Importantly, by creating an entirely new statute, the existing regulations governing stater homes can be rewritten to make them less burdensome for municipalities and less costly for developers.


The HBRAMA is hopeful the Legislature will include Chapter 40Y when it acts on H. 4720.


Conference Committee meets to negotiate climate bill and gas bans

The Joint House-Senate Conference Committee appointed to iron out the differences between competing climate bills recently began work in earnest to reach a compromise before the end of formal legislative sessions on July 31. Of particular concern to the HBRAMA is the provision in the Senate bill, S. 2842, that would require the Department of Energy Resources to establish a 10-municipality demonstration project allowing municipalities to restrict or prohibit new building construction or major renovation projects that utilize fossil fuels (coal, oil, propane and natural gas).


The gas ban is a direct response to Attorney General Healey’s past rulings that any local bylaw or zoning bylaw that seeks to ban the installation of fossil fuel infrastructure in new building projects is prohibited by existing state law governing building permits and the regulation of gas utilities.


The HBRAMA is strongly opposed to this provision of S. 2842 as it will dramatically increase costs for both builders and homebuyers in the 10 participating communities. Further, it will set a precedent for other communities to adopt similar bans on the use of fossil fuels to heat homes that will stifle housing production and worsen the state’s housing crisis.


The members of the Conference Committee are: Senators Michael Barrett (D-Lexington), Cynthia Creem (D-Newton), Bruce Tarr (R-Gloucester) and Representatives Jeff Roy (D-Franklin), Tackey Chan (D-Quincy) and Brad Jones (R-North Reading).

MEPA Rolling Out New Guidance and Regulations


Prompted by the passage of last year’s Act Creating A Next-Generation Roadmap For Massachusetts Climate Policy (St. 2021, c. 8, ss. 57-60), the Massachusetts Environmental Policy Act (MEPA) Office has embarked on an effort to align the MEPA regulations with state policy and planning efforts involving environmental justice, climate adaptation and resiliency, and greenhouse gas mitigation.


Through this effort, the MEPA Office has completed its first phase of regulatory review by promulgating new regulations (effective 12.24.21) and two final protocols (effective 1.1.22), including: (1) “MEPA Public Involvement Protocol for Environmental Justice Populations” (requiring evaluation of projects affecting defined environmental justice (EJ) populations); and, (2) “MEPA Interim Protocol for Analysis of Project Impacts on Environmental Justice Populations” (requires projects triggering certain MEPA ENF review thresholds to provide “enhanced public participation” by surrounding EJ populations, and requiring projects triggering certain mandatory EIR thresholds conduct an “enhanced analysis of impacts and mitigation”).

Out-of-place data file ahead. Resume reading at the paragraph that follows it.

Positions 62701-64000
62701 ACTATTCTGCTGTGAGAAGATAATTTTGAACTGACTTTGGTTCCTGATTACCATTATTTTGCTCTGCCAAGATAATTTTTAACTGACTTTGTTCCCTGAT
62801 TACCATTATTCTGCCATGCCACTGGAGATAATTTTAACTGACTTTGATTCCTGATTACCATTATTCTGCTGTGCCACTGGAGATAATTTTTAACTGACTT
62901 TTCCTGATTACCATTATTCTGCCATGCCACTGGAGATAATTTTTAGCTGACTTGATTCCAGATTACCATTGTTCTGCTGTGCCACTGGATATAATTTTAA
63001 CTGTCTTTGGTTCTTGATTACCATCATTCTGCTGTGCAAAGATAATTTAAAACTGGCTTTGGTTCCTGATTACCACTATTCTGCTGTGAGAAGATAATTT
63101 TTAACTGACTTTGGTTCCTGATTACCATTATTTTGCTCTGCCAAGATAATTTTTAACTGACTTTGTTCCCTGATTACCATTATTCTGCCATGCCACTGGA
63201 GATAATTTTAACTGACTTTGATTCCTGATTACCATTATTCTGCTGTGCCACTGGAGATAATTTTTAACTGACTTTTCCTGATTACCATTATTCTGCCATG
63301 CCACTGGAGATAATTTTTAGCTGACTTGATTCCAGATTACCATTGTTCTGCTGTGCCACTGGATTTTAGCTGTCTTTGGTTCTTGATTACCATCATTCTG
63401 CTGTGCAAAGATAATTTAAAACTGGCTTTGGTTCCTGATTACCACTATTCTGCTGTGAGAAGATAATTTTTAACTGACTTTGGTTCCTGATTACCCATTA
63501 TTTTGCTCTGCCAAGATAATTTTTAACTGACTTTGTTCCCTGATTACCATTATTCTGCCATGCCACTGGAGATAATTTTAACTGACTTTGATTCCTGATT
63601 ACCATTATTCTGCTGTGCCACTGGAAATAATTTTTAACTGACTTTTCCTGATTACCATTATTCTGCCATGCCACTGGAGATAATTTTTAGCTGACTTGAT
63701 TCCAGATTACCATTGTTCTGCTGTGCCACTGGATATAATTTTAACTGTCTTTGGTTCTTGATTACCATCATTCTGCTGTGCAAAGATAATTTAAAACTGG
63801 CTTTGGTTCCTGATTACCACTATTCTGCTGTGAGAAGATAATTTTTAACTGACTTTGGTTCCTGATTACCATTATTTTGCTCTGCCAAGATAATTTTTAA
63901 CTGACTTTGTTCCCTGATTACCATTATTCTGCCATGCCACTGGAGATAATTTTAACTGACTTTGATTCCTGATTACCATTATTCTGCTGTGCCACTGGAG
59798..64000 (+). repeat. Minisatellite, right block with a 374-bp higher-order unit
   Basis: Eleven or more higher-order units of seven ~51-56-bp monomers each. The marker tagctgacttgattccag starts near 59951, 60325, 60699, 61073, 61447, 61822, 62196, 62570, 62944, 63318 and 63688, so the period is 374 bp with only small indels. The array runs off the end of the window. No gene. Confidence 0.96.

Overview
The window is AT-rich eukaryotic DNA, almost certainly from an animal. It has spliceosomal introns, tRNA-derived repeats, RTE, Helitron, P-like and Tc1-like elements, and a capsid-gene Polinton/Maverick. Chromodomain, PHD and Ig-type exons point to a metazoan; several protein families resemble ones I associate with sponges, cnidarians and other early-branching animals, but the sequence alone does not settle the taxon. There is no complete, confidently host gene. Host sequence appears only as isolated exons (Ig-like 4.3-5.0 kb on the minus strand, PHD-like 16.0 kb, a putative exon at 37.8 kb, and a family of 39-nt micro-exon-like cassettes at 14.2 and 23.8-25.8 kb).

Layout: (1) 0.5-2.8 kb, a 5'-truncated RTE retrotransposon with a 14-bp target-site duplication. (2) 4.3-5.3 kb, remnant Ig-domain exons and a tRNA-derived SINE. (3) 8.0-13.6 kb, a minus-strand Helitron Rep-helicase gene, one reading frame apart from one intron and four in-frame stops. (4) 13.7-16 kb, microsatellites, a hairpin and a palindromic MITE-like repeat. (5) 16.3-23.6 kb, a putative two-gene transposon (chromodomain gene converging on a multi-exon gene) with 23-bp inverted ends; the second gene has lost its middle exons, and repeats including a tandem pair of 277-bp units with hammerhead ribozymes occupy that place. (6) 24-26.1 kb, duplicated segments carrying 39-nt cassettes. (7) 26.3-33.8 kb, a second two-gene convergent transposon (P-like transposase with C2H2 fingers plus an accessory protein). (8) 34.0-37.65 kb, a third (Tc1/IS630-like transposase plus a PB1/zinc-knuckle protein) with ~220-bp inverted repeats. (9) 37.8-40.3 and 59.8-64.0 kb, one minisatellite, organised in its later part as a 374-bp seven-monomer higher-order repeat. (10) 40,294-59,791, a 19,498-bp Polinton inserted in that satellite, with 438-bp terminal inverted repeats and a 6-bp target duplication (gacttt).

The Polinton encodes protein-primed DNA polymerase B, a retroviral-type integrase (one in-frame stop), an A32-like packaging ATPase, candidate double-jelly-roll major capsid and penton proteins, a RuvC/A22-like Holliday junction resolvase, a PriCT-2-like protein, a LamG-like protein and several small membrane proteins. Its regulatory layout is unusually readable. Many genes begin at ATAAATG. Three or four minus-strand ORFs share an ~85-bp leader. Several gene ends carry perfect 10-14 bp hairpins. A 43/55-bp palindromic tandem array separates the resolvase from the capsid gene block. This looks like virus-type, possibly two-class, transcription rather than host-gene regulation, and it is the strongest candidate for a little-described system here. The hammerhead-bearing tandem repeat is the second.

The second phase of regulatory reform involves an evaluation and update of MEPA review thresholds (which trigger MEPA review) based upon climate change and other factors, given that these review thresholds have not been updated since 1998. The MEPA Office intends to complete this second phase of review and promulgate new regulations by the end of this year.


In July 2021, MEPA formed a working group of real estate and environmental interests, including HBRAMA member Attorney John Smolak and association lobbyist Ben Fierro, to assist the MEPA Office in shaping these directives. That group has met at least monthly since that time and the HBRAMA is grateful to the countless hours Attorney Smolak has donated on its behalf. More detailed information on MEPA can be found here. 

Save the Date: 2022 Annual Installation and Awards Banquet

Wednesday, November 2, 2022

5:00 pm – 9:00 pm

The Barn at Gibbet Hill

61 Lowell Road

Groton, MA 01450

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Contrarian Boston

Fact-based news, commentary and original reporting with a contrarian edge about local, regional and national events published three times a week.

In Contrarian Boston you’ll find analysis of the day’s news, and original reporting as well. Focused on - Politics and all levels of governance, good and bad, with an emphasis on state and local, with some national mixed in; Economic growth and business, especially real estate, housing and new development projects; The media and why it does what it does; Education, from school board spats to the doings of multibillion-dollar university endowments.